Macclesfield Resi Sites Jan 2019 1
The sites identified at Whalley Hayes

Macclesfield residential sites up for grabs

Cheshire East Council is looking to sign off a Local Development Order to allow several sites in Macclesfield town centre to come forward for residential redevelopment.

As part of a wider strategy for the town centre, the council is looking to put special planning measures in place to make it easier for developers to gain planning permission for residential projects.

This focusses on several sites in central Macclesfield, divided into two areas: Northside and Whalley Hayes.

All the sites are in differing ownership and some are being proposed as conversions, while others are currently derelict or undeveloped.

The Northside area is split into four plots; the former Magistrates’ Court; an adjacent plot on Beech Lane; an undeveloped site on the corner of Beech Lane and Hibel Road; and a building and surface car park at the end of Pearle Street.

Whalley Hayes has five sites, largely focussed around King Edward Street, Westminster Street, Little Street, and King Edward Road.

One is a surface car park on King Edward Road; another is a plot bordered by Churchill Way on the opposite side of Little Street to the Swan With Two Necks pub; and another is a plot split into two parts, incorporating surface parking and a number of industrial units along King Edward Street.

A plot behind Macclesfield Methodist Church, home to a schoolwear supplier, is also listed as one of the sites to be brought forward.

All of these sites are being put forward for residential redevelopment, although the majority of these will be smaller scale with heights on certain plots restricted to under three or four storeys. There is a split of townhouses and apartments being proposed.

One of the plots on Whalley Hayes could also be developed as a retail or commercial site under the LDO, which is to go before Cheshire East’s full council meeting next week. The council has been supported by eScape Urbanists on the LDO.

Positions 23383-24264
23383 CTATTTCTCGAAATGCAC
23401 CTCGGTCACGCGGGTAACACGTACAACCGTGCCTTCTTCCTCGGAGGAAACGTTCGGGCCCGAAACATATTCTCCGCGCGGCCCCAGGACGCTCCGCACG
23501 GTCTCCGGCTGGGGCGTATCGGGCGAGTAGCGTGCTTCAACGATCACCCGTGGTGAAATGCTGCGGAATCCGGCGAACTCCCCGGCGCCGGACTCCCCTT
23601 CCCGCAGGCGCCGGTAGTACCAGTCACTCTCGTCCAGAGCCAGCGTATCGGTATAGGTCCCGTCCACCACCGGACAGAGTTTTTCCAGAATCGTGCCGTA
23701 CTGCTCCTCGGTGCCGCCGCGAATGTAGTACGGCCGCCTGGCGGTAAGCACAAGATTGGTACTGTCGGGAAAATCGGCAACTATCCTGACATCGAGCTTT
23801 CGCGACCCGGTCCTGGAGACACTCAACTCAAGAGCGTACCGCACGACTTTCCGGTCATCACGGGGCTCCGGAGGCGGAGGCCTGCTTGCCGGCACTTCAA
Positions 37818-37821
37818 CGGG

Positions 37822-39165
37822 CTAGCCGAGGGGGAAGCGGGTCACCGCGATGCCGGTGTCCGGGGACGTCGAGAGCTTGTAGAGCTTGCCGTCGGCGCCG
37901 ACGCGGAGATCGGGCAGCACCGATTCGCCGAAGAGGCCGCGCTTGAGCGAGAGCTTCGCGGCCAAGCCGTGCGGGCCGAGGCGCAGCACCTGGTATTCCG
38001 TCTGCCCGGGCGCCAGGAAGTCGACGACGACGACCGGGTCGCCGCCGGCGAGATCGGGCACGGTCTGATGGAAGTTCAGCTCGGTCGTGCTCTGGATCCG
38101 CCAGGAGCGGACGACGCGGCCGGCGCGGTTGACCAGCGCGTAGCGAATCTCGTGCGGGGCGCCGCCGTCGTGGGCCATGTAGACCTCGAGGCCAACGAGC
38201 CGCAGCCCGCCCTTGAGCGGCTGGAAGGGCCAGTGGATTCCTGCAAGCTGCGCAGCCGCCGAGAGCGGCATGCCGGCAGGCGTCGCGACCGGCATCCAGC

The strategic regeneration of the town centre moved forward late last year with a professional team of Cushman & Wakefield, Open, and WSP appointed to draw up plans for Macclesfield’s core.

Cheshire East identified the need for a five-year regeneration strategy for Macclesfield around 12 months ago with a report prepared by executive director of place Frank Jordan.

This report suggested expanding and improving public realm, re-purposing under-used buildings, and better promotion of the town’s heritage assets.

Macclesfield Resi Sites Jan 2019 2

The sites identified at Northside

Your Comments

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The Authority have had numerous opportunities to develop such sites but turned them down…..now they have paid consultants to rub their noses in mistakes/refusals that if permitted, way back, could have tidied up the town and saved applicants losses.

By APP llp

Good

By Stephen Hicks

I think Macclesfield needs a proper full or half ring road putting in before anymore houses are built in its area.
It’s ridiculous getting around Macclesfield at the present.
In the mornings and evening school rush hours you have residential back roads being used as the unofficial macc ring road.
The main roads such as Park lane, Oxford Road and London road become nothing more than huge car parks that from 7.45am to 9.40am inch along.
There would be fewer HGV’s in the town centre, less traffic which would not only mean safer town roads but less pollution.
Macclesfield needs a ring road now.

By Mr V Concerned

I lived here for 40 years and its a disGRACE now why should Wilmslow and Alderley Edge get the bling and footballers and we are left with ruined buildings and Iceland the council need to do things proper here !

By Betty Haithorpe

No.Kings are selling their site. Totally over developing.

By Kingston

Cheshire East aren’t fit to sell Big Issue never mind Real Estate

By Charles Dyas

Originally, the council owned Whalley Heyes car park was purchased by the former Macclesfield Borough Council as a site for 100 dwellings.( circa 1975-77). This was never developed due to changes in funding for council houses at the time. The site could still be developed for housing in the town centre . The slope of the site would allow for retention of parking under a deck supporting the residential above and with secondary retail/casual ding/commercial development on the periphery or, alternatively a more compact multi storey car park plus residential. The current plan seems to focus on group of smaller sites but misses the opportunity to make a significant impact in the way that was originally intended.

By Joe mattin